As the Times reported on Monday, the start to the statutory process for seeking Parliamentary approval to construct the extensions to HS2 - the route to Manchester (2a) and the route to Leeds (2b) - has been delayed by a year from 2019 to 2020. It is not clear why, but with Brexit consuming so much Parliamentary time it is not surprising. For those affected this presents an opportunity and as they say, forewarned is forearmed, to plan for dealing with the disruption the project will cause and getting yourselves into the best position you can to recover all of the statutory compensation to which you may be eventually entitled. Here at Freeths we specialise in advising on compulsory purchase compensation matters and with offices close to the line of the route in Birmingham, Derby, Leeds, Liverpool, Manchester, Nottingham, Sheffield and Stoke-on-Trent, we are local to you with the expertise and experience to match! If you are interested in having a preliminary conversation please contact Martina Farska on 0845 128 7951 or by email to email@example.com.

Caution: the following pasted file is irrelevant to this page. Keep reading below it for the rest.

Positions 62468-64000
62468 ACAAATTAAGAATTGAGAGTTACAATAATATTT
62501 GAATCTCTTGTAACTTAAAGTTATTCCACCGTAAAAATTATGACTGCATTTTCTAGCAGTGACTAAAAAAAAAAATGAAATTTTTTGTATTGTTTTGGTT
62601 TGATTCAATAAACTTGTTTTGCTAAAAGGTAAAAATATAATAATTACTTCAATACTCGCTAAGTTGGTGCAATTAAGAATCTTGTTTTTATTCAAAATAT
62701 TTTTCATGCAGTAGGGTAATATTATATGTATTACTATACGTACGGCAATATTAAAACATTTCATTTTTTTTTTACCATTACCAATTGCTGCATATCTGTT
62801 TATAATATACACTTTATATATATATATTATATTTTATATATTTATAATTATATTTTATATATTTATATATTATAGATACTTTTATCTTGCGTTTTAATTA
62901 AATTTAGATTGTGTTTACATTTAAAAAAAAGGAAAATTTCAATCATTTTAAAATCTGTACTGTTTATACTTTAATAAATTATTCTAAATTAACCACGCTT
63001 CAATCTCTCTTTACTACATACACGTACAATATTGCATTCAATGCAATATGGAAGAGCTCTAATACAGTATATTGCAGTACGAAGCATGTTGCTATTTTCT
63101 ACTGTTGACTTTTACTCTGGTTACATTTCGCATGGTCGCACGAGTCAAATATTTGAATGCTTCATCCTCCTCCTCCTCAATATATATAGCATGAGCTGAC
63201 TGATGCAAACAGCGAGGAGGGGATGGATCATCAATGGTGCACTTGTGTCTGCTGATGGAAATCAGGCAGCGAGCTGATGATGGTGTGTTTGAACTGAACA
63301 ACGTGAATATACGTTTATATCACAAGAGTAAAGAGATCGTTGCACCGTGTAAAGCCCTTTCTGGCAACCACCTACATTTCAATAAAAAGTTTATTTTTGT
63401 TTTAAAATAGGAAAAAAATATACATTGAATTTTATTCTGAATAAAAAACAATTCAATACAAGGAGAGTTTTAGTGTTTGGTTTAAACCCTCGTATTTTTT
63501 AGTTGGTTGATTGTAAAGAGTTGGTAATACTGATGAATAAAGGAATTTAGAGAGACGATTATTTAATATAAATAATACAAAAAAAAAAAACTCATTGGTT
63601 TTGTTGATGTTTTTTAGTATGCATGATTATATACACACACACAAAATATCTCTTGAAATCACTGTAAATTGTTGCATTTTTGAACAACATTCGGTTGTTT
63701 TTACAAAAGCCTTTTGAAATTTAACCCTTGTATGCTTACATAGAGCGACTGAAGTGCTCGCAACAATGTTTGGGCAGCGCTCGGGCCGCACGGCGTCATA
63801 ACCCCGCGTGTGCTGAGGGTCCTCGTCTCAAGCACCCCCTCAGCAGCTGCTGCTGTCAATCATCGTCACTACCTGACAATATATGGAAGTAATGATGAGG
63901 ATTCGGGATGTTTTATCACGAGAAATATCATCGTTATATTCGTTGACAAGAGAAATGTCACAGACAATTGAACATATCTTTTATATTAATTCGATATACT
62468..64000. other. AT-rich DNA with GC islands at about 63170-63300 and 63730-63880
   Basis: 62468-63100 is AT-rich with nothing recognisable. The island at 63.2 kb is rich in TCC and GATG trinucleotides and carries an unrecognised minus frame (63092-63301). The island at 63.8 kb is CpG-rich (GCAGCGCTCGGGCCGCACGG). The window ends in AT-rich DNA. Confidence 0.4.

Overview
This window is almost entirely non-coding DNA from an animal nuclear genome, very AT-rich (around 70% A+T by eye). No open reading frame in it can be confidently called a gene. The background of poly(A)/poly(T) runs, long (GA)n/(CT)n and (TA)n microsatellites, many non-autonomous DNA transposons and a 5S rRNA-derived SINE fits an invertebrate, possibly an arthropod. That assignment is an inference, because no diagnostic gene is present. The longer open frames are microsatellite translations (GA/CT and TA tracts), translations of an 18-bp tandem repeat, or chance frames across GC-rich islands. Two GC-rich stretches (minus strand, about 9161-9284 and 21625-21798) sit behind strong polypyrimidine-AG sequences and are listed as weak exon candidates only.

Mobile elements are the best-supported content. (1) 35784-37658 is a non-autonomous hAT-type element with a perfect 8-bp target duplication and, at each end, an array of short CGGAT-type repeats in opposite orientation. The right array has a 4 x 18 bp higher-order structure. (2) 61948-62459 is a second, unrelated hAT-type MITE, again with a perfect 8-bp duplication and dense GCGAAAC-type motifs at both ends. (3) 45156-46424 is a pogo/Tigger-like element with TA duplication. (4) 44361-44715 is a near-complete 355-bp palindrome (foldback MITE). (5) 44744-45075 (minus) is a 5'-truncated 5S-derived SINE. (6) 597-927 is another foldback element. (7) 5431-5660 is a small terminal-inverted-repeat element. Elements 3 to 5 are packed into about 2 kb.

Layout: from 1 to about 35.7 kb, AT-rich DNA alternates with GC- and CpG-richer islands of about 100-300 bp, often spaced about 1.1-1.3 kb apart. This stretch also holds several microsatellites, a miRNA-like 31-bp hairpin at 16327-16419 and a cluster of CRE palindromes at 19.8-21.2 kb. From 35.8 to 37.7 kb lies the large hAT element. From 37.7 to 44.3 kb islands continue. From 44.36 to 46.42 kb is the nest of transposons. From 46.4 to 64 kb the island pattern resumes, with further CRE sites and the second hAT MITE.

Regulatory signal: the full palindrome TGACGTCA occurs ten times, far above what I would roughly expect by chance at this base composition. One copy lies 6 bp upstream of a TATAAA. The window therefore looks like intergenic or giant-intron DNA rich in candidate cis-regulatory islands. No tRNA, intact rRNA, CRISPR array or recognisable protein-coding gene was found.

The Times has learnt that the legislation needed to pave the way for the second section of HS2 to serve northern England has been put on hold for a year. The bill enabling the line to be built to Manchester and Leeds will now be tabled in 2020.